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Housing West Germany

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November 14, 1989 | TYLER MARSHALL, TIMES STAFF WRITER
Two months after the East Germans first discovered a hole in the Iron Curtain and began pouring into the West via Hungary and Czechoslovakia, the mayor of this North Sea port declared his city so filled with refugees, it could take no more. That was last week. When East Germany threw open its borders last Friday, Bremen's mayor, Henning Scherf, announced plans to house future refugees in a massive shelter under the city center known locally as "The Bunker" and built for a nuclear catastrophe.
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NEWS
November 14, 1989 | TYLER MARSHALL, TIMES STAFF WRITER
Two months after the East Germans first discovered a hole in the Iron Curtain and began pouring into the West via Hungary and Czechoslovakia, the mayor of this North Sea port declared his city so filled with refugees, it could take no more. That was last week. When East Germany threw open its borders last Friday, Bremen's mayor, Henning Scherf, announced plans to house future refugees in a massive shelter under the city center known locally as "The Bunker" and built for a nuclear catastrophe.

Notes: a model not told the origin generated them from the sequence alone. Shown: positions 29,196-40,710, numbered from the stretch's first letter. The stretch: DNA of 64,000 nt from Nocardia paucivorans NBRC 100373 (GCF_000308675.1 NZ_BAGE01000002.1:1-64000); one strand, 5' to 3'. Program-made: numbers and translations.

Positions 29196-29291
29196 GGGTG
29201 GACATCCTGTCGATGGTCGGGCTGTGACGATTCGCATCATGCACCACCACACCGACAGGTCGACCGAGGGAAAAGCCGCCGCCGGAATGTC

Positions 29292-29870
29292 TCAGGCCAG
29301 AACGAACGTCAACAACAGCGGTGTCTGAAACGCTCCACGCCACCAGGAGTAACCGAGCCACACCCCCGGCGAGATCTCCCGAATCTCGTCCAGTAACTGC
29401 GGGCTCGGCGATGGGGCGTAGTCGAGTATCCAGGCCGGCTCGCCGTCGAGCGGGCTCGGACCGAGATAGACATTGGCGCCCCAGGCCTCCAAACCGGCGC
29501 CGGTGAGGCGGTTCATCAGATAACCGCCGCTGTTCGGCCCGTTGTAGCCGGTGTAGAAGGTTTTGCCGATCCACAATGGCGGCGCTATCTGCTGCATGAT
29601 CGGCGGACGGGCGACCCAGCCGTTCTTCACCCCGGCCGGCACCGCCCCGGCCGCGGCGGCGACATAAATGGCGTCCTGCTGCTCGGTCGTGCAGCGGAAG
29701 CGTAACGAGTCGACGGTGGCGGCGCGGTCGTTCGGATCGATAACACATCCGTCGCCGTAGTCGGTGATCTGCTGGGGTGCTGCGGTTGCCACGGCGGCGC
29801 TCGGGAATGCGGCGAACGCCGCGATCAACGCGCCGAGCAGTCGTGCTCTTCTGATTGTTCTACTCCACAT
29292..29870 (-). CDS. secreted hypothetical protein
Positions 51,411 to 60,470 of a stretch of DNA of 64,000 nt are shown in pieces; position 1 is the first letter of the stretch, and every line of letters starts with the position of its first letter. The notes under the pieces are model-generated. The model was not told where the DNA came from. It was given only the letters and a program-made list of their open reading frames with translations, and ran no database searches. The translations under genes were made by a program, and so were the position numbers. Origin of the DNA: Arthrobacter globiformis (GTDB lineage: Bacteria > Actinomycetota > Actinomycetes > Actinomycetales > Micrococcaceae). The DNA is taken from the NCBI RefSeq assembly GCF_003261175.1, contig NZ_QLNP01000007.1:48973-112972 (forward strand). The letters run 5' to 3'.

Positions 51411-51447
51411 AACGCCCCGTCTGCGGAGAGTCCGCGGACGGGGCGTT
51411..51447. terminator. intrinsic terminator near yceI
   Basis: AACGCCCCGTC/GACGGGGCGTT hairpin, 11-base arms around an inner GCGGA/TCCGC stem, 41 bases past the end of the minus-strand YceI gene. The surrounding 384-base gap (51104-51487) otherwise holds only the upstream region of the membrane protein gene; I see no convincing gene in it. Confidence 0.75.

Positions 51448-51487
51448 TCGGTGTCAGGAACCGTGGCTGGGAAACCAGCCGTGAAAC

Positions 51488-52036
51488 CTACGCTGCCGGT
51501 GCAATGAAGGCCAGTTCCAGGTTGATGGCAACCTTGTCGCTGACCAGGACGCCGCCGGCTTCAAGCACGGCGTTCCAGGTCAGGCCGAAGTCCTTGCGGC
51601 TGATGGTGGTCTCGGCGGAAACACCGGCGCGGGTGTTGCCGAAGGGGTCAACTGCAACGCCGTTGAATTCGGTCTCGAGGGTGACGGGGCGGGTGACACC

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NEWS
November 10, 1989 | WILLIAM TUOHY, TIMES STAFF WRITER
The East German government threw open its borders Thursday and announced that its citizens now may travel freely to West Germany. Thousands of jubilant East Germans quickly tested the new policy by flocking to the crossing points in divided Berlin. At Checkpoint Charlie, a major crossing point, a huge crowd gathered. As East Berliners in small groups made their way through the last barrier to West Berlin, the crowds on that side welcomed them with cheers and songs.
NEWS
November 10, 1989 | WILLIAM TUOHY, TIMES STAFF WRITER
The East German government threw open its borders Thursday and announced that its citizens now may travel freely to West Germany. Thousands of jubilant East Germans quickly tested the new policy by flocking to the crossing points in divided Berlin. At Checkpoint Charlie, a major crossing point, a huge crowd gathered. As East Berliners in small groups made their way through the last barrier to West Berlin, the crowds on that side welcomed them with cheers and songs.
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